This is not like the Covid regulations, where the Government are reacting to an emergency situation. That is the more normal scenario for a sunset clause, but, none the less, the clause has a huge impact and demonstrates that “taking back control” did not mean taking back control for Parliament, let alone the people, it meant taking back control for the Government. It was a clever slogan, but unfortunately it has been heavily misused, and Clause 4 sums up all the problems with the approach that has been followed in the past few years.
If we do not succeed in our other ambitions in relation to Clause 4, it is sensible to have this fallback position of a sunset clause so that at least we would have a specified review date when we could reconsider what use is being made of Clause 4.
I thank the noble Lord, Lord Rosser, for moving Amendment 25, with its purpose to sunset the regulation-making power in Clause 4. As the noble Lord, Lord Kennedy of Southwark, said, this part of the Bill has already received quite a lot of attention, and I am sure will continue to do so in this and subsequent stages. As we know, Clause 4 enables regulations to be made
“in consequence of, or in connection with,”
Part 1, which relates to the ending of free movement and clarifying the rights of Irish citizens. The amendment would set the end date for using the regulation-making power as one year after the end of the transition period—that is,
As the Government have already put on record in the other place, we will endeavour to make all the changes required to primary and secondary legislation in the regulations under Clause 4 later this year, to come into effect by the end of the transition period,
As has already been mentioned, there are important limitations on the use of the power contained in Clause 4. The power is already limited to making amendments as a consequence of or in connection with Part 1, and not in relation to the consequences of leaving the EU more generally. Changes cannot be made indefinitely, as they would not be in consequence of or in connection with ending free movement. The power is also limited as it cannot amend future primary legislation. The power will not and cannot be used to make changes to general immigration policies in the future.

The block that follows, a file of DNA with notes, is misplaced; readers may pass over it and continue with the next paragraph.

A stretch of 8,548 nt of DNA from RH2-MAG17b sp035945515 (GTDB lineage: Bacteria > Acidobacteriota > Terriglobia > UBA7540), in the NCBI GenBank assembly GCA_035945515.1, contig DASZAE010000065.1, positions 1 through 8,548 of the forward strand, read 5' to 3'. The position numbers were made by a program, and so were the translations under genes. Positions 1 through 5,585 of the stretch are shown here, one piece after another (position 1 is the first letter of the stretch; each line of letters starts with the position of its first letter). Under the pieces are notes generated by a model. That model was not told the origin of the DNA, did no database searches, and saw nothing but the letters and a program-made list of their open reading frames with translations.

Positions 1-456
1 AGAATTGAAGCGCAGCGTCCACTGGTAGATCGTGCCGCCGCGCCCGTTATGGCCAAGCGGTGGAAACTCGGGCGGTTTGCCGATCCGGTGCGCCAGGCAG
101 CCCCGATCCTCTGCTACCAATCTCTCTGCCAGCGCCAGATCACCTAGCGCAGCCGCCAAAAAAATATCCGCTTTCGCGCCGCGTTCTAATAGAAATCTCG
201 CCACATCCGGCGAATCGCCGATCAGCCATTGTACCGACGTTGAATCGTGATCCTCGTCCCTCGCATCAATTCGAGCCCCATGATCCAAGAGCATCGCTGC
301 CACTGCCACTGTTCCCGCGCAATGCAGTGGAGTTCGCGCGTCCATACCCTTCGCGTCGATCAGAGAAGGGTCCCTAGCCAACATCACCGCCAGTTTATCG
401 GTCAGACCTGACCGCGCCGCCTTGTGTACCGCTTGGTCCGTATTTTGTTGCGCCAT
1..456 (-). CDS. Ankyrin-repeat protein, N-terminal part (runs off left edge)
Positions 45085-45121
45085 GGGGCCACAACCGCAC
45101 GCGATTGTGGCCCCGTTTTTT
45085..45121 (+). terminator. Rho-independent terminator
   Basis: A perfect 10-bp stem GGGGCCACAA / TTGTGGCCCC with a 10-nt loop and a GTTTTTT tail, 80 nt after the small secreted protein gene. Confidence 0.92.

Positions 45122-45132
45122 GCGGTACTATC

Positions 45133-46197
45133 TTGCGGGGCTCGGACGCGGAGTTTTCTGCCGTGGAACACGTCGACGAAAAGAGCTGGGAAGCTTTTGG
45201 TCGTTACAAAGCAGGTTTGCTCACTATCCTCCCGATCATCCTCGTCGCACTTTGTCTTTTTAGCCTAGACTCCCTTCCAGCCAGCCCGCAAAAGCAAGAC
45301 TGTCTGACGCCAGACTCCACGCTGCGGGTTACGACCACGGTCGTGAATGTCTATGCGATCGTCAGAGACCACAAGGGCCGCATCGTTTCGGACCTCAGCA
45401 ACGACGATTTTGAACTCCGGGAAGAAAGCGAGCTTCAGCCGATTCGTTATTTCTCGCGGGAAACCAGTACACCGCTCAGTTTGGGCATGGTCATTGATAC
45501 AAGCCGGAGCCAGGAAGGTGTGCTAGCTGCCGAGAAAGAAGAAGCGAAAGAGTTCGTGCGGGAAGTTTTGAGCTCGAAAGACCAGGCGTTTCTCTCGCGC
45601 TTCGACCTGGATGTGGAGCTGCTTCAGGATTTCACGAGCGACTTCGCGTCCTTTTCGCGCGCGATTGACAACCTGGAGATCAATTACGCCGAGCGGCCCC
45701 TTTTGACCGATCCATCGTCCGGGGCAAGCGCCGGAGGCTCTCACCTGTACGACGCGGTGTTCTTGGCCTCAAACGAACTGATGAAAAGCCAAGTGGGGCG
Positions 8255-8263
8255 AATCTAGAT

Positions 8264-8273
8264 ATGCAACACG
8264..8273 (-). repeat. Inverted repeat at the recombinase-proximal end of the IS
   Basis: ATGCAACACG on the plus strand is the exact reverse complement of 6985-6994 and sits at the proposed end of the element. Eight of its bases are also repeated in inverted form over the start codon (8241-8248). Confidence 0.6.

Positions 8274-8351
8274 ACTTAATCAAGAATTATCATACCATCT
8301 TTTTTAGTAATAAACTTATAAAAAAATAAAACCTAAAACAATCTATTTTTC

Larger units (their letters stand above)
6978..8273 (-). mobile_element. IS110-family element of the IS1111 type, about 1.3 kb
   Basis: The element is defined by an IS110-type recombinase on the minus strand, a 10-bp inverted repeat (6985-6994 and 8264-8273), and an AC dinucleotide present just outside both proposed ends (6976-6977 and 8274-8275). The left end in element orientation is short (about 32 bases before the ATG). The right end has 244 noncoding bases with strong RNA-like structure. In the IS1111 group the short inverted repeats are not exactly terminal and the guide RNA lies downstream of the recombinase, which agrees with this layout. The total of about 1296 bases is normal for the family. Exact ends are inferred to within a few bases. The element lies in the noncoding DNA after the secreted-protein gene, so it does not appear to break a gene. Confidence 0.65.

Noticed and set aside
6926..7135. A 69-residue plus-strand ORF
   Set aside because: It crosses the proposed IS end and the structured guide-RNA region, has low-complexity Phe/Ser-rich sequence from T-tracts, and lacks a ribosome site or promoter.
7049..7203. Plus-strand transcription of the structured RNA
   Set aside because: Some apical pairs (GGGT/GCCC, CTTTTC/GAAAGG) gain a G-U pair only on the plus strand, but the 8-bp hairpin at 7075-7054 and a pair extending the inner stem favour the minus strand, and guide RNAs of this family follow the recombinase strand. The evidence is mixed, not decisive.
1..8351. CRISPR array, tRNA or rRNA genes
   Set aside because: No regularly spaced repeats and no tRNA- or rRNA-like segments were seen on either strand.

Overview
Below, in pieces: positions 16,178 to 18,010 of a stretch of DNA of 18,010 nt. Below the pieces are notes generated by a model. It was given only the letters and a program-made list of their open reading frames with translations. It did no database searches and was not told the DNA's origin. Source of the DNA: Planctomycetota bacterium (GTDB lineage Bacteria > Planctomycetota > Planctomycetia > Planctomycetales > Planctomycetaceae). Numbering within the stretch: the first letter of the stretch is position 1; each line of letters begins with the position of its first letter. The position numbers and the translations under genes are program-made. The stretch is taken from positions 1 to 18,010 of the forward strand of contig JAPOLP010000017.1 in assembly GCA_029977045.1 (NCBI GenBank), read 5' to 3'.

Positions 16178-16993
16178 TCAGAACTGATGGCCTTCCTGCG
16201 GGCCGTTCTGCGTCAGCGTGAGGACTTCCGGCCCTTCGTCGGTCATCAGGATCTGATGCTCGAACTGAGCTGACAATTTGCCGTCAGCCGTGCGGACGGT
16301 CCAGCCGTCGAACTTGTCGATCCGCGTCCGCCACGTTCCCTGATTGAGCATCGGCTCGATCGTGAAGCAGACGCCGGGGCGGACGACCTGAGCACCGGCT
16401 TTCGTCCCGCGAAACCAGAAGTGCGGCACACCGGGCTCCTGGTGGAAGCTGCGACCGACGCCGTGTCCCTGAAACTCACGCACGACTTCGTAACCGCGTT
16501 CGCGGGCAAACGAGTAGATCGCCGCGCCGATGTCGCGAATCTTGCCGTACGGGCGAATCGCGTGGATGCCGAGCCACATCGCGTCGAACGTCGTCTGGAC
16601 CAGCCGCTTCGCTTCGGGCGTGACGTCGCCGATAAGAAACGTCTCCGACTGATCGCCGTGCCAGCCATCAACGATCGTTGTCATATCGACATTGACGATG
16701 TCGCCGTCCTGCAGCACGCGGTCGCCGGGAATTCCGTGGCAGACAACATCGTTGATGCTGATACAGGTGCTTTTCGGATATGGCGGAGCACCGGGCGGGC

However, in the event that we do identify the need to make further regulations relating to Part 1 of the Bill, it is only prudent—and, indeed, important—that we should have the power to do so, even if that is beyond the date suggested by the noble Lord. Any resulting regulations that amend primary legislation would, of course, be subject to the full scrutiny and approval of both Houses of Parliament.
For those reasons, I hope that the noble Lord will be content to withdraw his amendment.
I will be withdrawing the amendment. I listened with considerable interest to the Minister, and I am aware of what has been said previously. It almost seemed to me an invitation to come back with a sunset clause that would apply one month after the end of the transition period, because the Government are basically saying that they will get everything done within the next few months, after this Bill becomes an Act.
However, the Government’s view is that there might be things they miss which will need to be done. Therefore, they feel that they need to have this power on a much longer-term basis so that, if they do find things they have missed, they can still put them right without coming back for full parliamentary scrutiny.
The argument could be made the other way: a sunset clause which came into operation even earlier than the period of time I propose might give the Government the incentive to make sure that they jolly well did get things right first time, and did not have to use the argument that they missed something they should have put right under the terms of Clause 4.
I thank the Minister for his reply. I do not sense—from the nature of their stance on this issue—that the Government have too much confidence that they will use these powers within the few months that the Minister has indicated, and for the very technical purposes that they need them. If the Government did have that full confidence, they would not have any doubt, or any hesitation, about discussing whether there should be a sunset clause which was even earlier than I propose.
I beg leave to withdraw my amendment.
Amendment 25 withdrawn.